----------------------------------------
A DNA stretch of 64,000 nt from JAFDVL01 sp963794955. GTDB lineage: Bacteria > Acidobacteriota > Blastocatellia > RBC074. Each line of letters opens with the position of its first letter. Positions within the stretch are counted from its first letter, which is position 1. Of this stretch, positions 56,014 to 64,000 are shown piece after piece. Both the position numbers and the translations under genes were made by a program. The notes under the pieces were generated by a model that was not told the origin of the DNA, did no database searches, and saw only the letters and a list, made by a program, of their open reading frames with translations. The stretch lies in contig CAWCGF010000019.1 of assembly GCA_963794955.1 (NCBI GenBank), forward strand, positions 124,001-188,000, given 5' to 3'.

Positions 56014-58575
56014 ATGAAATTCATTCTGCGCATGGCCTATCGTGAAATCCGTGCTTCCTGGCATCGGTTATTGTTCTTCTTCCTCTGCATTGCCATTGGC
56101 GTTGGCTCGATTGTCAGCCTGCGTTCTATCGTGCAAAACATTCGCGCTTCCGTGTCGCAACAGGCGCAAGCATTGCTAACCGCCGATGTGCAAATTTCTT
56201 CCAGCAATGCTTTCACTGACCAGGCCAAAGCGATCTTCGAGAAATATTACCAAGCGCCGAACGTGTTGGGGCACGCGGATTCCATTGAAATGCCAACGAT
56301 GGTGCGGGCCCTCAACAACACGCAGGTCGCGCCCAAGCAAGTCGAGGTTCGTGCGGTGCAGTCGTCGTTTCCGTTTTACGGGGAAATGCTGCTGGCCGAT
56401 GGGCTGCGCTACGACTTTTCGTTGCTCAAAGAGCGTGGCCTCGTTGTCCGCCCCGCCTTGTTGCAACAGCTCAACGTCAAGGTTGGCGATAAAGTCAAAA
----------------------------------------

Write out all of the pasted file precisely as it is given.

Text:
A DNA stretch of 64,000 nt from JAFDVL01 sp963794955. GTDB lineage: Bacteria > Acidobacteriota > Blastocatellia > RBC074. Each line of letters opens with the position of its first letter. Positions within the stretch are counted from its first letter, which is position 1. Of this stretch, positions 56,014 to 64,000 are shown piece after piece. Both the position numbers and the translations under genes were made by a program. The notes under the pieces were generated by a model that was not told the origin of the DNA, did no database searches, and saw only the letters and a list, made by a program, of their open reading frames with translations. The stretch lies in contig CAWCGF010000019.1 of assembly GCA_963794955.1 (NCBI GenBank), forward strand, positions 124,001-188,000, given 5' to 3'.

Positions 56014-58575
56014 ATGAAATTCATTCTGCGCATGGCCTATCGTGAAATCCGTGCTTCCTGGCATCGGTTATTGTTCTTCTTCCTCTGCATTGCCATTGGC
56101 GTTGGCTCGATTGTCAGCCTGCGTTCTATCGTGCAAAACATTCGCGCTTCCGTGTCGCAACAGGCGCAAGCATTGCTAACCGCCGATGTGCAAATTTCTT
56201 CCAGCAATGCTTTCACTGACCAGGCCAAAGCGATCTTCGAGAAATATTACCAAGCGCCGAACGTGTTGGGGCACGCGGATTCCATTGAAATGCCAACGAT
56301 GGTGCGGGCCCTCAACAACACGCAGGTCGCGCCCAAGCAAGTCGAGGTTCGTGCGGTGCAGTCGTCGTTTCCGTTTTACGGGGAAATGCTGCTGGCCGAT
56401 GGGCTGCGCTACGACTTTTCGTTGCTCAAAGAGCGTGGCCTCGTTGTCCGCCCCGCCTTGTTGCAACAGCTCAACGTCAAGGTTGGCGATAAAGTCAAAA